Upper Arlington News

Liberty Bowl

Golden Bears earn accolades, awards during Memphis trip


Golden Bears roared through Beale Street in Memphis recently as the Upper Arlington High School marching band enjoyed a trip to that city to perform in the Liberty Bowl parade Dec. 30 and the Liberty Bowl halftime show Dec. 31.

Band Director Mike Manser said the parade was judged by the music directors of the Liberty Bowl halftime show, who recognized Upper Arlington's band for best music, best marching, best general effect and best percussion in class AAA.

"The band also won first place in the parade competition," Manser said. "Our band has a noncompetitive philosophy which allows us to perform in a style that suits our audience and provides learning opportunities without having to address the requirements of adjudication.

"I was aware there was a competition, but we didn't do anything different -- we were just doing a parade," he said.

He said band member Will Gray received the Maestro Award, which is given to only one student among all the participating bands, for how he presented himself during the mass band rehearsal.

"Will asked me, 'What did I do?' All I could answer was that he was simply himself," Manser said. "He had great leg lift and sharp turns. He was focused and looking great. He simply worked hard and did what he was supposed to do and they saw that."

Manser said he appreciates the awards because they gave recognition to his students' hard work.

"The real rewards were how the crowd appreciated the band as we marched the route," he said. "They were very supportive and they cheered the band as loud as they do at UA's Fourth of July parade.

"The students did great and they deserve to be recognized because of their commitment to working very hard since August on music and marching," he said.

He said the students were also complimented on their behavior.

"I was complimented at literally every stop about how polite the students were," he said.

Senior Stacey Gibson, a band officer this year, said being on Beale Street was magical.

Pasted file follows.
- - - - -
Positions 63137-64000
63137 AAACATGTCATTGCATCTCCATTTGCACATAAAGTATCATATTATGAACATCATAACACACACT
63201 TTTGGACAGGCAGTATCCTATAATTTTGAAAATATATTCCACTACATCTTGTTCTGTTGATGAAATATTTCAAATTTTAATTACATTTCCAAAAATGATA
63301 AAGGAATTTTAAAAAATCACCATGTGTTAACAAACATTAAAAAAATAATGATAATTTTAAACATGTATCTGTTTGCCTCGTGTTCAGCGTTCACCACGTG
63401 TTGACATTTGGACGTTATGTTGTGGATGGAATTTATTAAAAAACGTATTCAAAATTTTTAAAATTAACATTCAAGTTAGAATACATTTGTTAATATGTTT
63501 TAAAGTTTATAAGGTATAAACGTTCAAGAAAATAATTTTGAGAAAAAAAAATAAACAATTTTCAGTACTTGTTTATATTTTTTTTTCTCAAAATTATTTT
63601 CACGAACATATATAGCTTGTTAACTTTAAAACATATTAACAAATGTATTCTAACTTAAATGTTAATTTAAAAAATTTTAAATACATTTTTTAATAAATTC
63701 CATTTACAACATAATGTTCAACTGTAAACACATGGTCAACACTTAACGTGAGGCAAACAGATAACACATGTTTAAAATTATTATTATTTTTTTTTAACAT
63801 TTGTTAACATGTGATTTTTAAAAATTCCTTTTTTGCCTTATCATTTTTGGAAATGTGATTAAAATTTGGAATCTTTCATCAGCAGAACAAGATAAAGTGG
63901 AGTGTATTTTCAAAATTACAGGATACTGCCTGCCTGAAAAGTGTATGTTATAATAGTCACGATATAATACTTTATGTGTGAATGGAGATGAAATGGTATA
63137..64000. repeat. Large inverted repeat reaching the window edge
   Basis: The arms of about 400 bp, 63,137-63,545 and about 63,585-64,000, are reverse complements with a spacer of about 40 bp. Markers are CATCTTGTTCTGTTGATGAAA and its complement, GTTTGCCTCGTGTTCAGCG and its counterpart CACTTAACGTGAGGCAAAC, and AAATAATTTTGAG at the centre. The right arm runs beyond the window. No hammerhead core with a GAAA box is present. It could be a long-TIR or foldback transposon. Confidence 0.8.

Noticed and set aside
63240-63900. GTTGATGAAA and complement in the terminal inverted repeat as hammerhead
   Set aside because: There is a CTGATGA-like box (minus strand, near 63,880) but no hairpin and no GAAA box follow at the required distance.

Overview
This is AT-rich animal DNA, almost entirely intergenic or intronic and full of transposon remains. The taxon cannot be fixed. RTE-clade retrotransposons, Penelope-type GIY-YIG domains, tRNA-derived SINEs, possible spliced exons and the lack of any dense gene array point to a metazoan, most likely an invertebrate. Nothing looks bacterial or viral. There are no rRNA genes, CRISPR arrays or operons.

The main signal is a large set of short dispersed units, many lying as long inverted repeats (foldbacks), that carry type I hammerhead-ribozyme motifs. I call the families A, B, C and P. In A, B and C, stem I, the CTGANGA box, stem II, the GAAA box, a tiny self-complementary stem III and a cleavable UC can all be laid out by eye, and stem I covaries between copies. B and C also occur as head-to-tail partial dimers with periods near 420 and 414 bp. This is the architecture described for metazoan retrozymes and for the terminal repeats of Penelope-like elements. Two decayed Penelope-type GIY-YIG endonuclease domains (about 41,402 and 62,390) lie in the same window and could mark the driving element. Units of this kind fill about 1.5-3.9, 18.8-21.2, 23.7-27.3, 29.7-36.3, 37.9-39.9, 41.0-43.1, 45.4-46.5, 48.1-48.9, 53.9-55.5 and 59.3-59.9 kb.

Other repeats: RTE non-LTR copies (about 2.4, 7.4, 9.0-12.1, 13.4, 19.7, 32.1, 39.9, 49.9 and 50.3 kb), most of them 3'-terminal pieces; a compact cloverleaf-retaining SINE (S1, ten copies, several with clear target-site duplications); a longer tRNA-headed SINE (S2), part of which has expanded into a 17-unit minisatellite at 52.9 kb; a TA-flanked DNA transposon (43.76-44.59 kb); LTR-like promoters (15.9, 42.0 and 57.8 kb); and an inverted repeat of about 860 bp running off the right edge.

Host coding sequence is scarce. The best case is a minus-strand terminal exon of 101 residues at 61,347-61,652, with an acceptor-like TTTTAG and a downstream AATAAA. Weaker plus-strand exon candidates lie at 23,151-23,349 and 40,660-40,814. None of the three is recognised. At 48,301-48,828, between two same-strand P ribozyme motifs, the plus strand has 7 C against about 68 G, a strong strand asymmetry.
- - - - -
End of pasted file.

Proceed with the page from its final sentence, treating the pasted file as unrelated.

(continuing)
"Blues music blasted from many different clubs, like the B.B. King Blues Club," she said. "It was wonderful to experience the music culture, from blues to rock and roll.

"It was also a relaxed and casual trip in many ways, with a lot of band bonding time," she said. "I think our band is special because of its marching, military style, but I was happy that we focused on the music and culture of Memphis.

"We ended up winning some awards, but we were there to have fun and to get to know each other better -- it was great to win some awards at the same time."

Manser said the band toured Graceland, which includes Elvis Presley's house and a museum that depicts the impact Elvis had on the music industry.

Students also visited the National Civil Rights Museum at the Lorraine Motel, where Martin Luther King Jr. was assassinated.

The actual museum is closed for remodeling, Manser said, but because of that, the students were allowed to go up on the balcony where King was standing when he was shot.

"The balcony is usually closed to all except special dignitaries like presidents and world leaders," Manser said. "It was an emotional and powerful experience. We talked to people who were there and whose lives were impacted directly by the events of that day.

"The concepts of racism, separate but equal, and the incredible path blazed by those who fought for civil rights became a bit more real."

The students also performed with bands from other high schools across the country and with guest stars Diamond Rio.

Upper Arlington's marching bands have an extensive history of bowl performances. They performed in the 2002 Orange Bowl in Miami; the 2004 BCS Championship Game at the Sugar Bowl in New Orleans; the 2006 Gator Bowl in Jacksonville; the 2008 Sugar Bowl; the 2010 Outback Bowl in Tampa and the 2012 Sugar Bowl.

Manser said several families of band members traveling with the students held a huge tailgate party before the bowl game.

"In a sea of Rice and Mississippi State tailgates and fans, we had a large representation of black and gold," he said.